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Korea Rising: Five Crucial Interviews


January 4, 2008 Article Start Previous Page 21 of 21
 

Something I meant to mention earlier about the Korean art style is that sometimes it seems like it is...we still have this anime and manga culture that's growing up over here. It seems like for those people, it could be appealing. I think that's one of the big reasons that MapleStory is doing well. It has that distinctive, cute, and fun art style, but it's a super-Korean art style. You would never think it was anything but Korean.

DL: They spend a lot of money on advertising. As far as the Korean MMOs go, they've probably spent more money on advertising than anyone, like maybe all the others combined.

But it's also the only one I would ever even consider trying, since it's side-scrolling and casual, and I don't like playing games on my PC. So 3D stuff where it's got like deep stats and stuff, I don't want to touch it, even though you could consider me a hardcore gamer type. It's not for me. It's possible that it could be a draw for some people. It just depends on the market.

DL: I read in Wired that manga has taken over America.

I know. Well, that article is several years late.

JP: We are focusing on easy play, but after you play, you can play whenever you want to play. For a mobile game, its playtime is very short. So while waiting for someone for about three minutes, I can play this game and when my friend comes, I shut down. And then another time, my gameplay is still stored on the phone. Those kind of mobile lifestyles we researched, and then we put that kind of function on the handset games. We can make our mobile game unique, and people think it's really easy to play.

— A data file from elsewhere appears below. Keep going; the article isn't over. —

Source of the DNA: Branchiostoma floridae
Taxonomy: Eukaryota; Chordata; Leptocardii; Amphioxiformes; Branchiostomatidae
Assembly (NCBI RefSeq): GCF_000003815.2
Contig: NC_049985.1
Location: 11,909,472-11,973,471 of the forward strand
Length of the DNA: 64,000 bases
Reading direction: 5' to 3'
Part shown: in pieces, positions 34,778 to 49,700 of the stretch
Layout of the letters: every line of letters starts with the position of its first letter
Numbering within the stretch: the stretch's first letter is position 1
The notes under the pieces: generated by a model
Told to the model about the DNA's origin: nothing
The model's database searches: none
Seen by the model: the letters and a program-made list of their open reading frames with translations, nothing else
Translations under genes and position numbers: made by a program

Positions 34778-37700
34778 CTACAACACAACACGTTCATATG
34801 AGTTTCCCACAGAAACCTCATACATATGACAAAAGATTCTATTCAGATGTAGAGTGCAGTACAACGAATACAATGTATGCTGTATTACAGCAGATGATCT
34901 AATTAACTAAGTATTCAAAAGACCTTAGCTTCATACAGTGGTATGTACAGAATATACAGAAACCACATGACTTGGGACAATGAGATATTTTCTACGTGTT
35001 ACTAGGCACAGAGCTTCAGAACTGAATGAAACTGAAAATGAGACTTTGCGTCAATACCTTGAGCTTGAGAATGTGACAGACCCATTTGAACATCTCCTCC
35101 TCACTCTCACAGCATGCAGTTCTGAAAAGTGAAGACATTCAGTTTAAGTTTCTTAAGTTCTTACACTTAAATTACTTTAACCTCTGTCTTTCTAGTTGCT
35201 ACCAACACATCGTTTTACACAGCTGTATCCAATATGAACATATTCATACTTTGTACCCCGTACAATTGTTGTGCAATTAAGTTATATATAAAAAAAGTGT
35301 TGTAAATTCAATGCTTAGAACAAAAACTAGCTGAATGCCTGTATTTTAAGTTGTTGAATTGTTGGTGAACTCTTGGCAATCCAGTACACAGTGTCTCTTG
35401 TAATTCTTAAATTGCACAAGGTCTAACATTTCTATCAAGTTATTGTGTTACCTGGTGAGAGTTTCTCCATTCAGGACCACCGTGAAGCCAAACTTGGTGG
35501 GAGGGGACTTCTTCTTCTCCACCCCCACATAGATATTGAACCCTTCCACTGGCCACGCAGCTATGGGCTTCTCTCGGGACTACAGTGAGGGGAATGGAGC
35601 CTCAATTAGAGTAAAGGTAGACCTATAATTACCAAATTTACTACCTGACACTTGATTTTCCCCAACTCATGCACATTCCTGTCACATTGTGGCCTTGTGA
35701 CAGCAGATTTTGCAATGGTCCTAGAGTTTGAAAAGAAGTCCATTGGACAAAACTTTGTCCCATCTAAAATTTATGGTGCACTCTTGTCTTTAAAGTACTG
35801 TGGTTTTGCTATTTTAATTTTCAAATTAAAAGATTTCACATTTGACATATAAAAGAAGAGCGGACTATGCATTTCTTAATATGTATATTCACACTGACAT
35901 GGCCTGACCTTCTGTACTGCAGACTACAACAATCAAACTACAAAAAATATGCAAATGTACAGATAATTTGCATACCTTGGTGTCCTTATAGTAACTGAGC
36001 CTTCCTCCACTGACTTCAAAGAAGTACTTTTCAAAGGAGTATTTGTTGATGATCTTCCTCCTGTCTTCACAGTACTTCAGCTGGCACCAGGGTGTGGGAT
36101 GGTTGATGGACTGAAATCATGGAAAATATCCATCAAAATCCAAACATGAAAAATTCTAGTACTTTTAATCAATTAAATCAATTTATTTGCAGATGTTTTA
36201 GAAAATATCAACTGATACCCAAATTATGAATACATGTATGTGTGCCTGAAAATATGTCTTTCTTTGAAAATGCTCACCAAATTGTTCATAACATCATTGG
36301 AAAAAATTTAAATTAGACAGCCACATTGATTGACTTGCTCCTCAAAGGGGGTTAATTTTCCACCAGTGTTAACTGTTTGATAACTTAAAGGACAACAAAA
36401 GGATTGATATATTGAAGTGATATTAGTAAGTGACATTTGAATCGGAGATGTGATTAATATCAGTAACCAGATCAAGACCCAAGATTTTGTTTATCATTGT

Do you have to put that functionality for each handset in each game? All the handsets obviously have different capabilities -- like, you can close it by flipping it closed, or you can slide it closed, or maybe you have to press "end." Do you have to make sure that's the same?

JP: We record the [ending] point, and we automatically record the progress. Some games make the game itself very short in playtime.

Do you have any interest in handheld console platforms like the DS or PSP?

JP: Yeah. We are interested in them. But before entering the market, we need to do some projects. Each platform has a difference, so we think we need some experience. We will try something, and then for serious after that we enter seriously. It will be in two years.

It seems like it's kind of difficult to get into in different markets. It's good not to rush into it. But right now, I think there are maybe only three Korean companies doing their own titles. Not all of them are developing themselves, but with their own IP. There's MapleStory, Ragnarok, and...

JP: Pangya.

Korea's popular online casual golf sim, Pangya.

Pangya is on the Wii. [Note: Pangya is known as Super Swing Golf in the North American market.]

JP: Yeah, I saw. It's developed in Japan.

DL: That comes through Tecmo.

And then there's the one doing the touch dictionary.

JP: Oh, touch dictionary?